Negotiations are expected to be intense over whether the equity value of a reorganized Global Crossing will be $1 billion or closer to $1.5 billion. Less than two years ago, the company's value was $47.5 billion.
& quot;The (Asian group's) bid values the company's assets at about 10 cents on the dollar, net book value, which is a fire sale & #150; especially given the quality of the assets, & quot; said Eric Tutterow, an analyst at KDP Investment Advisors in Chicago.
Of the assets, Global Crossing's crown jewel is its 100,000-mile-long fiber-optic network connecting five continents, 27 countries and more than 200 major cities & #150; the world's largest telecom system. The network is 85 percent complete, with the final East Asian leg slated to be done by the end of next month.
Media reports last week indicated that likely competing bidders include Deutsch Telekom AG, Verizon Communications Inc. and SBC Communications Inc.
Officials from those companies refused comment or did not return phone calls. But Tutterow said bids from such industry giants are far from assured.
& quot;The companies that would like to add capacity can't afford to at this stage, and the ones who can afford to buy (Global Crossing's network) probably don't need it, & quot; he said.
The overcapacity of telecom infrastructure means that any bidder for Global Crossing or its assets would need to wait several years for the projected ramp-up in broadband demand.
Another possible bidder would be a private equity fund, which would have a more speculative investment orientation than an existing telecom giant would have.
Of those, the most active lately has been New York-based Forstmann Little & Co.
Just last week, Forstmann agreed to invest another $175 million into troubled telecom carrier MacLeodUSA Inc., helping it stave off bankruptcy. That deal increases Forstmann's equity in MacLeodUSA to 57 percent. Simultaneously, Forstmann is negotiating a restructuring of XO Communications Inc., after joining with Telefonos de Mexico SA two months ago to invest $800 million in that troubled telecom company.
Forstmann Little officials did not return phone calls.
But a source close to that firm said it is unlikely to bid on Global Crossing because it already has $2.5 billion invested in McLeodUSA and XO. & quot;They're focused on protecting those other telecom investments right now, & quot; the source said.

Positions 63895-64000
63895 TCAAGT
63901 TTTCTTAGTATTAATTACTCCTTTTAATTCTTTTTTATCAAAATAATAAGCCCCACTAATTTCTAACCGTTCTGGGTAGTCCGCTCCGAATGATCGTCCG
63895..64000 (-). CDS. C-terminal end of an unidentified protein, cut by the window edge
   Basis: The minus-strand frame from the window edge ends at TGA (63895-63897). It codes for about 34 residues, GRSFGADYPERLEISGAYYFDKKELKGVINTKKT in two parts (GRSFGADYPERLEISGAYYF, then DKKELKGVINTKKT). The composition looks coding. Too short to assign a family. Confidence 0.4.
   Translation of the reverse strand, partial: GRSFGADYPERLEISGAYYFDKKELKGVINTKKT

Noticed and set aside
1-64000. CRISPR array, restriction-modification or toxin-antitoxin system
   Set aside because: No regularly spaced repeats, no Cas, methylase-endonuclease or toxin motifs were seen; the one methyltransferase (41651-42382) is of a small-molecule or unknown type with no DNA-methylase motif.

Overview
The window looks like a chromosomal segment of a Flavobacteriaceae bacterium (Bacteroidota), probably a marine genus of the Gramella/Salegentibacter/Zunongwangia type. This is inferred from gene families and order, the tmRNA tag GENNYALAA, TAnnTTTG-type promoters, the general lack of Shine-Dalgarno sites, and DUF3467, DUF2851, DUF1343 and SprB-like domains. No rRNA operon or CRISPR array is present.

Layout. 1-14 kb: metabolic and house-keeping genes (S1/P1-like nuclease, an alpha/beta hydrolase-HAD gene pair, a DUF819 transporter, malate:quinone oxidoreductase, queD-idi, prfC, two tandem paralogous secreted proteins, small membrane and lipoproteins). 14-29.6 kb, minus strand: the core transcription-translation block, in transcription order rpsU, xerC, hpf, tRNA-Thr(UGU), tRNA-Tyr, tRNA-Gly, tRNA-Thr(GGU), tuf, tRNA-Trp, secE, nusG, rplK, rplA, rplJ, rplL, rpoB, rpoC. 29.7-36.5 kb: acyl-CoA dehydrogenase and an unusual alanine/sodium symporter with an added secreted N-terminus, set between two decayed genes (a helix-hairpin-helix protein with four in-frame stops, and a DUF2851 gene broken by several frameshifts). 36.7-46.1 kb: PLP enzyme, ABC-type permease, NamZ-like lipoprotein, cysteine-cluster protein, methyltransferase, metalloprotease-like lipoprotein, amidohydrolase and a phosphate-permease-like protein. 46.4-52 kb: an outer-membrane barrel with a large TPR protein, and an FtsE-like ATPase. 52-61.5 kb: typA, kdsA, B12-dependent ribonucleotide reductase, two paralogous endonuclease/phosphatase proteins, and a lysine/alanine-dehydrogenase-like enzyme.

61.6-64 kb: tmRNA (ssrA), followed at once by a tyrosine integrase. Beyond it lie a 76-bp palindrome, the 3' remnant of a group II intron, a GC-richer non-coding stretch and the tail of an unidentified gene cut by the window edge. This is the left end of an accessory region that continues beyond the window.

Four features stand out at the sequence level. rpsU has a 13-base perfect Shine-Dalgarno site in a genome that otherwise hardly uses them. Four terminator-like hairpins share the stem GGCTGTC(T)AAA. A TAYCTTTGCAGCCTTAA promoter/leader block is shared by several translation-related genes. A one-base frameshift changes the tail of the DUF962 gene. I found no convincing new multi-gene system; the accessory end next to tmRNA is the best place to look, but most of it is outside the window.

Meanwhile, the Asian group's buyout offer is expected to be filed with the U.S. Bankruptcy Court in New York this week, after which & quot;things will unfold pretty quickly, & quot; said a source close to the process.
One factor making the proposed deal attractive to Hutchison Whampoa and Singapore Technologies is that they already are tied to Global Crossing. Thus, any turnaround would help them salvage those pre-existing relationships.
Asia Global Crossing, which is 59 percent owned by Global Crossing, has a 50-50 joint venture with Hutchison Whampoa. Asia Global Crossing also has a 50-50 joint venture with Singapore Technologies.
The Blackstone Group has been retained by Global Crossing to handle inquiries from potential bidders. Blackstone officials did not return calls last week.
As for the major creditors, two executives out of JP MorganChase's New York headquarters are representing the secured bank debtholders, said a JP MorganChase spokesman. JP MorganChase is the lead syndicator on billions of dollars in secured bank debt, but its direct exposure is reportedly only about $100 million.
Meanwhile, Global Crossing's primary bondholder group is being represented by Chanin Capital Partners of West Los Angeles. Chanin officials declined comment.
Global Crossing has until May 28 to file its reorganization plan with the U.S. Bankruptcy Court. While it could get an extension, that would seem unlikely given that Global Crossing has publicly stated it plans to have its restructuring complete by August.
When asked if that timeline is reasonable, a source close to the deal responded, & quot;It depends & #150; if people are reasonable. & quot;